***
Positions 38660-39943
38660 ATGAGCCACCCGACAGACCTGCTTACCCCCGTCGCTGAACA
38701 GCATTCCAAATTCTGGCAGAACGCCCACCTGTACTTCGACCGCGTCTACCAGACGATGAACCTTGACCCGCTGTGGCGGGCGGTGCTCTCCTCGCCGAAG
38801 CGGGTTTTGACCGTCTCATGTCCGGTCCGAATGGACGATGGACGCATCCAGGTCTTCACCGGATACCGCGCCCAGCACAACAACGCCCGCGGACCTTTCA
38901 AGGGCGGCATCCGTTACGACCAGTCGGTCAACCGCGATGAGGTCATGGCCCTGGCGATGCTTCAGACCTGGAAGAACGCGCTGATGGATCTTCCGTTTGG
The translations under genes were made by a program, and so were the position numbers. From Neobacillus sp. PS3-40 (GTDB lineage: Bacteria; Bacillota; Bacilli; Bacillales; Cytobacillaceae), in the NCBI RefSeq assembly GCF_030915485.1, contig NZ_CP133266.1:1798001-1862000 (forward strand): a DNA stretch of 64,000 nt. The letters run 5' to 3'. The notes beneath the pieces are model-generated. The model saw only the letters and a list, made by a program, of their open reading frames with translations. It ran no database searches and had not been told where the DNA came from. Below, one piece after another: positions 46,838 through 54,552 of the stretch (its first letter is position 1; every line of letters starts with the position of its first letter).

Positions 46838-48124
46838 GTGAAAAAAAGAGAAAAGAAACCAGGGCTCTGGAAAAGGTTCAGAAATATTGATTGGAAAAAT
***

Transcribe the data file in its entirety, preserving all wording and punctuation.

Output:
Positions 38660-39943
38660 ATGAGCCACCCGACAGACCTGCTTACCCCCGTCGCTGAACA
38701 GCATTCCAAATTCTGGCAGAACGCCCACCTGTACTTCGACCGCGTCTACCAGACGATGAACCTTGACCCGCTGTGGCGGGCGGTGCTCTCCTCGCCGAAG
38801 CGGGTTTTGACCGTCTCATGTCCGGTCCGAATGGACGATGGACGCATCCAGGTCTTCACCGGATACCGCGCCCAGCACAACAACGCCCGCGGACCTTTCA
38901 AGGGCGGCATCCGTTACGACCAGTCGGTCAACCGCGATGAGGTCATGGCCCTGGCGATGCTTCAGACCTGGAAGAACGCGCTGATGGATCTTCCGTTTGG
The translations under genes were made by a program, and so were the position numbers. From Neobacillus sp. PS3-40 (GTDB lineage: Bacteria; Bacillota; Bacilli; Bacillales; Cytobacillaceae), in the NCBI RefSeq assembly GCF_030915485.1, contig NZ_CP133266.1:1798001-1862000 (forward strand): a DNA stretch of 64,000 nt. The letters run 5' to 3'. The notes beneath the pieces are model-generated. The model saw only the letters and a list, made by a program, of their open reading frames with translations. It ran no database searches and had not been told where the DNA came from. Below, one piece after another: positions 46,838 through 54,552 of the stretch (its first letter is position 1; every line of letters starts with the position of its first letter).

Positions 46838-48124
46838 GTGAAAAAAAGAGAAAAGAAACCAGGGCTCTGGAAAAGGTTCAGAAATATTGATTGGAAAAAT